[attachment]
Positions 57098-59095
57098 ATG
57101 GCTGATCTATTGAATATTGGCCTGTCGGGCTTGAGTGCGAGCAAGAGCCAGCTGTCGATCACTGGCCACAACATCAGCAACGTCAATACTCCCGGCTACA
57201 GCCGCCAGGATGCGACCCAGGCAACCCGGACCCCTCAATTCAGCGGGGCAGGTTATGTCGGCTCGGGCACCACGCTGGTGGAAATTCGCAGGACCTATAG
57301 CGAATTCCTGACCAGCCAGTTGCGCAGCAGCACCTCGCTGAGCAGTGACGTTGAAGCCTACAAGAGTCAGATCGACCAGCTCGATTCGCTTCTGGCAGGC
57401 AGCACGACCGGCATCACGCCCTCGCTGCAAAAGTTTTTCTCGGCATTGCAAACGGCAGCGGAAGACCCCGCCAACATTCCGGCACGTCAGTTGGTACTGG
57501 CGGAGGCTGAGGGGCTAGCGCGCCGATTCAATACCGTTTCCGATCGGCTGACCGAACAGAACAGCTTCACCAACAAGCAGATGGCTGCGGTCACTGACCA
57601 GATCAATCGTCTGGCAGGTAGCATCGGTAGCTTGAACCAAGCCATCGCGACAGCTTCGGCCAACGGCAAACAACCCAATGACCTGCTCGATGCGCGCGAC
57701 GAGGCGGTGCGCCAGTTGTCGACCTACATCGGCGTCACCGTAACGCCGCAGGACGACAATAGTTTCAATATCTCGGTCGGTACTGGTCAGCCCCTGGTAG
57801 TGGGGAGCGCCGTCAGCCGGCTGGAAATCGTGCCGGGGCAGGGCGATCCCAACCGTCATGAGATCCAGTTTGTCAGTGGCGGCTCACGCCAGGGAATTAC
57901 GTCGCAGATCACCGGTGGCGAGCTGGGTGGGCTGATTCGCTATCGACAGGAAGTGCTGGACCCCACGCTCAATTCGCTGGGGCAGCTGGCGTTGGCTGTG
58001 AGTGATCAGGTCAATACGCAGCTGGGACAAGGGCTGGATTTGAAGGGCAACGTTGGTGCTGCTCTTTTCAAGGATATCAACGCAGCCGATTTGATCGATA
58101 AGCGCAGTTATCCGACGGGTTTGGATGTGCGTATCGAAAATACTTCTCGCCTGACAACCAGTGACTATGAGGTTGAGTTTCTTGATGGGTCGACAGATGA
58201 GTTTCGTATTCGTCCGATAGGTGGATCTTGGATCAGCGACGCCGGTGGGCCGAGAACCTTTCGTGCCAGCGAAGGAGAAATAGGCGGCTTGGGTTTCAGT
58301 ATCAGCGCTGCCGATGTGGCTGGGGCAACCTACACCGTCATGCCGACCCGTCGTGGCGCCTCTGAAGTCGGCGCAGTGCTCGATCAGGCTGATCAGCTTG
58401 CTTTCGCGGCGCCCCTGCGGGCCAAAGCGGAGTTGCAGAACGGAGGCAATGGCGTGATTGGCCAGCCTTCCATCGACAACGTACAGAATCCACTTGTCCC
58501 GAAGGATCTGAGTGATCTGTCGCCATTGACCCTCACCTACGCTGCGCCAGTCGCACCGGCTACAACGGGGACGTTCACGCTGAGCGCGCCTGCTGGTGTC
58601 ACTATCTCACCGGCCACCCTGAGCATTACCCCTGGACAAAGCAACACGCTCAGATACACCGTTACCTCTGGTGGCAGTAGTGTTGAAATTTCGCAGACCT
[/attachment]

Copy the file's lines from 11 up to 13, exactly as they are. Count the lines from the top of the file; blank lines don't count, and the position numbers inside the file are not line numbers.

57901 GTCGCAGATCACCGGTGGCGAGCTGGGTGGGCTGATTCGCTATCGACAGGAAGTGCTGGACCCCACGCTCAATTCGCTGGGGCAGCTGGCGTTGGCTGTG
58001 AGTGATCAGGTCAATACGCAGCTGGGACAAGGGCTGGATTTGAAGGGCAACGTTGGTGCTGCTCTTTTCAAGGATATCAACGCAGCCGATTTGATCGATA
58101 AGCGCAGTTATCCGACGGGTTTGGATGTGCGTATCGAAAATACTTCTCGCCTGACAACCAGTGACTATGAGGTTGAGTTTCTTGATGGGTCGACAGATGA